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My research interests lie in the applied analysis and numerical computation of scientific problems arising from geophysical fluid, seismology, material science and biology. Specific topics include:

__Atmospheric and oceanic modeling__- Biological modeling
- Computational methods for high frequency wave propagation
- Dynamics of electrons in crystal
- Kinetic transport in heterogeneous media
- Miscellaneous research

Topic descriptions:

**Computational methods for high frequency wave propagation**

*Frozen Gaussian approximation.*We developed the frozen Gaussian approximation (FGA) for efficiently computing high frequency wave propagation ([15]). It makes use of Gaussian functions with fixed width on phase plane, and provides a stable and robust relaxation mechanism for geometric optics (GO) which helps asymptotic solution survive at caustics. This is different from Gaussian beam method (GB) where the nonlinear Riccati equation governs the relaxation (beam width) that can become either too large or small in sequential dynamics. In this sense, FGA has a more stable performance. Moreover, FGA presents better asymptotic accuracy. This method was motivated by Herman-Kluk propagator ([HK]) in quantum chemistry. The original method was in Lagrangian framework, hence suffered from the issue of divergence. This motivates us to design an efficient Eulerian FGA method which can achieve local adaptation easily ([19]). We also derived higher order asymptotic approximation and analyzed the accuracy ([18]). Especially we noticed that FGA works for wave propagation only when the initial condition is asymptotically high frequency. This shows the difference from the results by Swart and Rousse ([SR]) who proved the asymptotic accuracy for Herman-Kluk propagator.

*Eulerian Gaussian beam method.*

A novel Eulerian Gaussian beam method was developed for efficient computation of one-body Schrödinger equation in the semiclassical regime ([9]). Distinguished from traditional Gaussian beam methods, the complex Hessian function of Gaussian beams is computed by the derivatives of level set functions instead of by Riccati equation or dynamic ray tracing equations. A related preliminary work is the numerical computation of the semiclassical limit of Schrödinger equation with phase shift correction ([7]). We give a follow-up study later in [13] to deal with the easy implementation of the algorithm and generalize it to higher order. This methodology is quite general, and has been applied to some other Hamiltonian systems, for example the nonlinear Schrödinger-Poisson system ([10]) and the electron dynamics in crystal ([11]).

**Atmospheric and oceanic modeling**We studied the dynamic transition/excursion phenomena in climate systems. We built a framework using large deviation theory, in which different climate regimes are represented by the statistical most likely states and the transition is described by the most likelihood pathways connecting either metastable states or target sets in the small noise limit. Specifically we considered the energy-constrained stochastic dynamics (equilibrium statistical system), the most likely states of whose invariant measure coincide with the selective decay states. We compute the transition pathways using a constrained String method. Nonequilibrium statistical climate systems were also analyzed where the transition pathways were computed by the geometric minimum action method.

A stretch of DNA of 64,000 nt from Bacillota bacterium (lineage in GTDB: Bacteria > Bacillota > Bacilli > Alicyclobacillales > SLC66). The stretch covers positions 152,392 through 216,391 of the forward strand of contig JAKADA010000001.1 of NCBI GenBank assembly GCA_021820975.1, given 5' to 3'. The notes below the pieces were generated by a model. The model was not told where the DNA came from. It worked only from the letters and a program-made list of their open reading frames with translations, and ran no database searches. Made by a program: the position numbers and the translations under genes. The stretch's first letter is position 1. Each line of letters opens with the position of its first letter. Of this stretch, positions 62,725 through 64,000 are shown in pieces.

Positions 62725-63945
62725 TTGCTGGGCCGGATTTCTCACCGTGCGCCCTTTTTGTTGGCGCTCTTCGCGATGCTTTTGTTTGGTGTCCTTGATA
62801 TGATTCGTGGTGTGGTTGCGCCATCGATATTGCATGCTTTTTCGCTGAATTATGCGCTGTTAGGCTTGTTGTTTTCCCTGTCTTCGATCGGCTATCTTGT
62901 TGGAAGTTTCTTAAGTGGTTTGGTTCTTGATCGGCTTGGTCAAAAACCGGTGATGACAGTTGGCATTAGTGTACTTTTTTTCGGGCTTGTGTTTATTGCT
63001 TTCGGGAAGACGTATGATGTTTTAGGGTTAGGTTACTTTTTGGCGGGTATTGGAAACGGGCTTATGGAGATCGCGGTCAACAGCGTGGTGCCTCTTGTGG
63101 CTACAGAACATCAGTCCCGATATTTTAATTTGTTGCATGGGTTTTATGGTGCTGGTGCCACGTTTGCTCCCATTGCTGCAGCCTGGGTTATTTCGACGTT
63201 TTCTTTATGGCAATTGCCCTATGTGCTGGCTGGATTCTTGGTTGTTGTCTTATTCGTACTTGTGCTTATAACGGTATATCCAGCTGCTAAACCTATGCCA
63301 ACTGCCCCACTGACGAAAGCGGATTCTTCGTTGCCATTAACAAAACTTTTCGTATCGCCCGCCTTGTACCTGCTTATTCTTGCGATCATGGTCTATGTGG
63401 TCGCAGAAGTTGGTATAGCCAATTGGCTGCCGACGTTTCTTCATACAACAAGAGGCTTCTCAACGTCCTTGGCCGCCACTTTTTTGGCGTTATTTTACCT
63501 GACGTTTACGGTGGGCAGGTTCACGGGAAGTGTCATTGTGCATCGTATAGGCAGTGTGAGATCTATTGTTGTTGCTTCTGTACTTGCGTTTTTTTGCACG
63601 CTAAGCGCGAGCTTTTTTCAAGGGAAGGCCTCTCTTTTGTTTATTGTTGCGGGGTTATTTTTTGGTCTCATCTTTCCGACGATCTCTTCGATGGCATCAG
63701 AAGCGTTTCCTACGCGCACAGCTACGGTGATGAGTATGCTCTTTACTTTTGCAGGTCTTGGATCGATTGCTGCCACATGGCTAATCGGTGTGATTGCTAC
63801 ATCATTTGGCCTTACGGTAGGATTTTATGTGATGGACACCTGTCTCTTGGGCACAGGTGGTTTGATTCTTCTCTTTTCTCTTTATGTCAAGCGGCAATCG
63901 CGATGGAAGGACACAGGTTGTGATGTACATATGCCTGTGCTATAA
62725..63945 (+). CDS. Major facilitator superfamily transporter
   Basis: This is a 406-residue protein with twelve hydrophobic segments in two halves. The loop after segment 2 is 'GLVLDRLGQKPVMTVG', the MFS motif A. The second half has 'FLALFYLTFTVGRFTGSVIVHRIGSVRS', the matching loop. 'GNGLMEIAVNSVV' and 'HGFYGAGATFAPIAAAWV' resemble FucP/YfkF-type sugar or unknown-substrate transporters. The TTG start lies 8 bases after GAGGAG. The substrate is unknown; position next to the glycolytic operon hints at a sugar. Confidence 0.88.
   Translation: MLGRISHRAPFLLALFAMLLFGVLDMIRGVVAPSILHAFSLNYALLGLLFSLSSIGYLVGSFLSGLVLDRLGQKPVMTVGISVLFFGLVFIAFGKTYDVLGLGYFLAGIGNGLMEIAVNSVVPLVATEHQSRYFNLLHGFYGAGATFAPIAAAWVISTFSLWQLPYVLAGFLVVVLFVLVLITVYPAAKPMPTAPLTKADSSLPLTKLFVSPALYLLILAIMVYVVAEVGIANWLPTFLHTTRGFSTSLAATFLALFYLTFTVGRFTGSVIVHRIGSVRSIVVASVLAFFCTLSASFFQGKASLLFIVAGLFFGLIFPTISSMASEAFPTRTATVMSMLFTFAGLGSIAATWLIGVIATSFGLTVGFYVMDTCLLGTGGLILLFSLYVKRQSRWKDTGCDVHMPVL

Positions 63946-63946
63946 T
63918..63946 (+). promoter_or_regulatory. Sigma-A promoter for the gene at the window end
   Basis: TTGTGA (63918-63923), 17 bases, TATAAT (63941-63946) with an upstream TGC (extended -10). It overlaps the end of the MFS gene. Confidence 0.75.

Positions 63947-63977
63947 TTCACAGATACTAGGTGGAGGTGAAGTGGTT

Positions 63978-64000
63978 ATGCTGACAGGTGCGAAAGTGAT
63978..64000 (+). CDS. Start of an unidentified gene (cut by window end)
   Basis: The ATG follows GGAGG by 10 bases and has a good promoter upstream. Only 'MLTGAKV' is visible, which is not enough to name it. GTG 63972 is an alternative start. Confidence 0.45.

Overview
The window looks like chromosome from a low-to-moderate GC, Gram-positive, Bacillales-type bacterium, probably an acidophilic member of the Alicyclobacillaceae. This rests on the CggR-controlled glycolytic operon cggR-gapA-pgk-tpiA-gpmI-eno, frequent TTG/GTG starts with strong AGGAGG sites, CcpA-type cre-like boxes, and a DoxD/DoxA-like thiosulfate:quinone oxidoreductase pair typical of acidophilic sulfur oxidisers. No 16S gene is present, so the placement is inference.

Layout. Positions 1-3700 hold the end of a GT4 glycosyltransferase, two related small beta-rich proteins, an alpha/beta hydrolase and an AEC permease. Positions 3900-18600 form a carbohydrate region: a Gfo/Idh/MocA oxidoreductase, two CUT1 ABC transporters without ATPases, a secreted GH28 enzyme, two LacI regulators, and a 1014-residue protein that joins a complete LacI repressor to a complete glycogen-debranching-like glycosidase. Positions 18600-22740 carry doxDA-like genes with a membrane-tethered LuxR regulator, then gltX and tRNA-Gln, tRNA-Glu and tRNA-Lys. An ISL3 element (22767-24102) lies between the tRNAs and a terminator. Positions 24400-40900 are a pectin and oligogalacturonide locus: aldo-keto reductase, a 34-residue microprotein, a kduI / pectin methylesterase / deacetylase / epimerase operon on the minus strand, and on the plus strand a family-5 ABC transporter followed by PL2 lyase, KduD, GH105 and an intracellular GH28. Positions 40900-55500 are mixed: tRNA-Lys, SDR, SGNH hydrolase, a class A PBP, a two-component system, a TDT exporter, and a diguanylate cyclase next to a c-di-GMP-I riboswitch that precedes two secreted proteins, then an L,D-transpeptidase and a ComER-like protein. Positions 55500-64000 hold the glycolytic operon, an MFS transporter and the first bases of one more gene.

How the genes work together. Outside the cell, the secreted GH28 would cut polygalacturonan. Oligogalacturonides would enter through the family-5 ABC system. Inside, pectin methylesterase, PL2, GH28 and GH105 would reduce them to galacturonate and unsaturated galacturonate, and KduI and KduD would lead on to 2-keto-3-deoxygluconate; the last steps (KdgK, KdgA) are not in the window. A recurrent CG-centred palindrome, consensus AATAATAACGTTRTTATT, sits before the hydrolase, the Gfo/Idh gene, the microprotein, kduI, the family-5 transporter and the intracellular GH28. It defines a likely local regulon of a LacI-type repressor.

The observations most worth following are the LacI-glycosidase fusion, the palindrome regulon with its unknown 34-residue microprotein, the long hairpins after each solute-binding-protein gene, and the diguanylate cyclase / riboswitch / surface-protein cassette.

**Dynamics of electrons in crystal**We studied the dynamics of electrons in crystal by asymptotic analysis, aiming at deriving effective models for applications in nano-optics and semiconductor. In particular, we considered two time regimes which are characterized by the external field frequency. When the external field is high frequency ([14]), we started from time dependent density functional theory, and obtained effective Maxwell equations for the dynamics of interacting electrons by the method of homogenization. When the external field is low frequency ([acpt]), we focused on the Bloch dynamics of single electron in crystal. We provided a simple derivation of Berry curvature by WKB analysis and introduced the Bloch-Wigner transform for studying the macroscopic behavior of electron.

**Biological modeling**We proposed a swarming model for biological aggregation phenomenon in one dimensional space ([6]). It presents interesting dynamics that the randomly distributed animals (or bacteria) will spontaneously aggregate together and form certain patterns of traveling waves, especially including a form of soliton solution.

**Kinetic transport in heterogeneous media**This part of research was done in my master and Ph. D. thesis. By imposing correct interface conditions we solved the radiative transfer equation in heterogeneous media for both the one-scale coupling model (kinetic-kinetic coupling [5]) and the two-scale coupling model (kinetic-diffusion coupling [4]). A domain decomposition method for the two-scale coupling model was developed based on the linear response of the outgoing waves on the incoming waves in the diffusion domain, where the nonlocal susceptibility was given in terms of the Chandrasekhar H-function. The original idea of this decoupling method goes back to the former work by Golse, Jin and Levermore on neutron transport equation ([GJL]), followed by some numerical study in my master thesis ([3]).

**Miscellaneous research**Collaboration with mechanical engineers: spatial parallel manipulators ([2]).

Collaborators:

Weinan E /
Sergey Fomel
/ Carlos J.Garcia-Cervera / Francois Golse /
Zhongyi Huang
/
Shi Jin
/
Xiaomei
Liao /
Jianfeng Lu
/
Paul A. Milewski /
Weiqing Ren /
Richard Tsai /
Eric Vanden-Eijnden / Dongming Wei
/
Hao Wu
/ Guangwei Yuan /
Jingshan Zhao / Liang Zhu